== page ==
[16] It is important to consider that the law understands privacy to exist on something of a sliding scale. Some things are more private than others. One’s core biographical information, for instance, carries higher privacy concerns than the contents of a trash bag one has left at the curb. In my view, the privacy interest inherent in whether a person has or has not been vaccinated against Covid-19 would sit toward the low end of the privacy spectrum. Unlike, say, a sexually transmitted disease or the accessing of mental health services, a Covid-19 vaccination is not a potentially stigmatizing medical procedure. It is not surprising that many vaccination centers were set up in gymnasia or other non-private open spaces. It even became fashionable for “influencers” and others to post photos on social media of themselves getting the jab.

[17] I think the real privacy interest lies in the desire an unvaccinated person might have to avoid having to reveal or explain a considered decision to forego the shot. Covid-19 vaccination has been quite well received by the broader public and those who have decided not to get onboard are sometimes portrayed as contrarian or even irrational. This is not a problem, however, for the simple reason that I will be asking only whether a candidate has been vaccinated, not why not. Everybody knows that some people cannot be vaccinated due to a medical reason. No one would fault or look askance at anyone in such a circumstance. When a potential juror answers my question about whether s/he has been vaccinated in the negative, no one will know whether it is as a result of a medical excuse or another reason. As such, the prospective juror’s conscience-based decision-making process is not revealed or inquired into. A person who has decided to avoid vaccination is indistinguishable from those with medical excuses and cannot therefore have any concern about a negative reaction from me or anyone else.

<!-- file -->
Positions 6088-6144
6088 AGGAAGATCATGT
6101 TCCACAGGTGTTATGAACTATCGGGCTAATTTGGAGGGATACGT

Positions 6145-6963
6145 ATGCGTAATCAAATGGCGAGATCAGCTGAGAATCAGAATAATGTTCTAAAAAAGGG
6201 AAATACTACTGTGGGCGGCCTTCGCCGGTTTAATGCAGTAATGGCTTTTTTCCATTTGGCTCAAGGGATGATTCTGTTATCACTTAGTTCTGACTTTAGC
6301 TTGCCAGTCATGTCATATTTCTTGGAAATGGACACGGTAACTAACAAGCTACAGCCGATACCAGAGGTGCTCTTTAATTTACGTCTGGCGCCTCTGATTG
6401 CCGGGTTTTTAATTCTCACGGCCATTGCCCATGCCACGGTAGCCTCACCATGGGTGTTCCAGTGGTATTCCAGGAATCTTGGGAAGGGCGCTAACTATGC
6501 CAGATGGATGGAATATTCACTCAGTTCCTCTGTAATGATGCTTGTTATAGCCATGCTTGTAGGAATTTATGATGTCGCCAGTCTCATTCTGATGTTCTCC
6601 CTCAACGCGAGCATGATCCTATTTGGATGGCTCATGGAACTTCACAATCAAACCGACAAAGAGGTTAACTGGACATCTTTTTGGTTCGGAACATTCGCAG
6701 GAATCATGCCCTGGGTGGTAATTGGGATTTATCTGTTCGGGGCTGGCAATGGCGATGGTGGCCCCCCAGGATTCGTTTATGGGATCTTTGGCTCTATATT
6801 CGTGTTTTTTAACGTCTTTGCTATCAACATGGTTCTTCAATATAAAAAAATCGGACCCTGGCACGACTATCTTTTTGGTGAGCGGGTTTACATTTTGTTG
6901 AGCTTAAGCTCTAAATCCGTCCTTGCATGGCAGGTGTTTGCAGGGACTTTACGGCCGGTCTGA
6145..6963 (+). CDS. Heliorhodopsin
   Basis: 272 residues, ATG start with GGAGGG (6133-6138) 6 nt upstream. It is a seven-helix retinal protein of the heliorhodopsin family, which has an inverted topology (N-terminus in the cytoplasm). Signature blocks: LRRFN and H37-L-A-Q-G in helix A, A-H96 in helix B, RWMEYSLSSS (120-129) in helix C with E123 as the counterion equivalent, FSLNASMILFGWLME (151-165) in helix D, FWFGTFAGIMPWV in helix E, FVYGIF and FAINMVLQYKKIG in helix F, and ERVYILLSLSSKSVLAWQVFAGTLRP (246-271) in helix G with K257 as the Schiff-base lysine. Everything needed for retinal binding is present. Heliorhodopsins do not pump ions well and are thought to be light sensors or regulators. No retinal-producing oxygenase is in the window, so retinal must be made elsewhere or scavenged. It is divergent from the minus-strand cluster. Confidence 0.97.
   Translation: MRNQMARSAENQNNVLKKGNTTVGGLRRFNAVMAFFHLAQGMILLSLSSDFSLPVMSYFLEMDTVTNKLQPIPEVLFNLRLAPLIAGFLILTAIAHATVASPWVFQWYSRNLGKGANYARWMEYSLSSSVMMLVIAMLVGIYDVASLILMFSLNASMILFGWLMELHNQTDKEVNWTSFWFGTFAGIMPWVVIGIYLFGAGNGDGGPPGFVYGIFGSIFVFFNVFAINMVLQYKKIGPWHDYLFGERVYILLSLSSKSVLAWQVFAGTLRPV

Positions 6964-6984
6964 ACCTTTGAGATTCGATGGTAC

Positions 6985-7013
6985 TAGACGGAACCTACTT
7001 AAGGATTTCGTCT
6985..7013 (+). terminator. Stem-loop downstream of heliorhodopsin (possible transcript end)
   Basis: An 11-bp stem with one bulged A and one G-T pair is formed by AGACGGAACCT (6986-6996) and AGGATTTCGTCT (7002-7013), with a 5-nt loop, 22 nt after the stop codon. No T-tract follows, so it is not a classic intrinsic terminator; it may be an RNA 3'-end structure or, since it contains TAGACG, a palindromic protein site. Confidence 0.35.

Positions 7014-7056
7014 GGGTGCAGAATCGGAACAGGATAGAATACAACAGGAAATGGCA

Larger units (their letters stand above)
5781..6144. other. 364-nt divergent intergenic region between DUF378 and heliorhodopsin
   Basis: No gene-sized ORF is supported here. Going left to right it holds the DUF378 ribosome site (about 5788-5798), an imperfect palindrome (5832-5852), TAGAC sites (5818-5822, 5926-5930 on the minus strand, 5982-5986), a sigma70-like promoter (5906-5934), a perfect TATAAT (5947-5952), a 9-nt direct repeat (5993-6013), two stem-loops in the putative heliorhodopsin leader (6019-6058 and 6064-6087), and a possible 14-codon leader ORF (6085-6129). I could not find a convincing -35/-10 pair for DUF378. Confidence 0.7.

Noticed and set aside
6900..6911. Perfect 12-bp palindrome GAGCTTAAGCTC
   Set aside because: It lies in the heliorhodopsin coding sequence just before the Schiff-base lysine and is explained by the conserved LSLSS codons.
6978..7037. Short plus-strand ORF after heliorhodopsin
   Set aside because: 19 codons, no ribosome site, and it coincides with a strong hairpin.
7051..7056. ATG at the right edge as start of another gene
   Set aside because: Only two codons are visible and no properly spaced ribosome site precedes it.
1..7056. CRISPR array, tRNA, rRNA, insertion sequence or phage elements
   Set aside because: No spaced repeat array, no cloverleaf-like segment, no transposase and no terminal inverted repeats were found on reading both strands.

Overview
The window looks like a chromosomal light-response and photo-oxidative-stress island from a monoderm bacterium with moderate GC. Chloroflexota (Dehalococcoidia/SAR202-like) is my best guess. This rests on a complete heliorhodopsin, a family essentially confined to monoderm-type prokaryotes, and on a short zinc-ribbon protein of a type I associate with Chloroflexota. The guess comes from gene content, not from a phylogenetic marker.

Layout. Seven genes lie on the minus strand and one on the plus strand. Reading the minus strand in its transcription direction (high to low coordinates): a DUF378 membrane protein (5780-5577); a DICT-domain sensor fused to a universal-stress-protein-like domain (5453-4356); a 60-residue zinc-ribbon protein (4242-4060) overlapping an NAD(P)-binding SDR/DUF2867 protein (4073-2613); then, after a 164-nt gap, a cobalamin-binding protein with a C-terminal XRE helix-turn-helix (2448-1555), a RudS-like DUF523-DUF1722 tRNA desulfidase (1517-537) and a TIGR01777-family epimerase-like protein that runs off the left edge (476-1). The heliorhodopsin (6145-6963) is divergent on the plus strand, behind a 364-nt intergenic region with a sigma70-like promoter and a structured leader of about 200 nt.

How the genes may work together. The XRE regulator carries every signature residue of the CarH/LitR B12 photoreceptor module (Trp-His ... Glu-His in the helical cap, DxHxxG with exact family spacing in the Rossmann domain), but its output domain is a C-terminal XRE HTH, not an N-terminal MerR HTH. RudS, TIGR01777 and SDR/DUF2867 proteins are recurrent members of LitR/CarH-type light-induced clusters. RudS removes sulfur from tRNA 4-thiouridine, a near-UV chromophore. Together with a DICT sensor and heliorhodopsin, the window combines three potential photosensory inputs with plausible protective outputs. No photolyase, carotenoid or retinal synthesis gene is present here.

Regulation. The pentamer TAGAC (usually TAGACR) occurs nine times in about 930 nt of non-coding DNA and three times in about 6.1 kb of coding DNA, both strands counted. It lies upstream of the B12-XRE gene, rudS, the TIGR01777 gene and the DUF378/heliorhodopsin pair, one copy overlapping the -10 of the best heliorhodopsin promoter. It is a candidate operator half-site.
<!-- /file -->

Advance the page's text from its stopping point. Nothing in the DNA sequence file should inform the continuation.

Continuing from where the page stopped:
Basically, what this means for students with disabilities is that school boards have a legal obligation to provide the safest environment possible, and that current protective measures as ordered by the province may not be sufficient protection against COVID-19. The courts have provided guidance on how to deal with the privacy implications of all of this.

As school boards are set to put into place the province’s vaccination policies, which fall short of mandatory vaccinations rather opting for “educational” programming of those who refuse to get vaccinated, those same policies could end up being a legal liability for the boards separate from the province. If you combine Justice Phillips decision with the arguments I made in a recent post from a precedent setting case last year regarding the educational and accommodation rights of a child through COVID, one would expect the courts to come down pretty hard on boards or unions that challenge any mandatory vaccination policy in law in favour of a safe learning environment.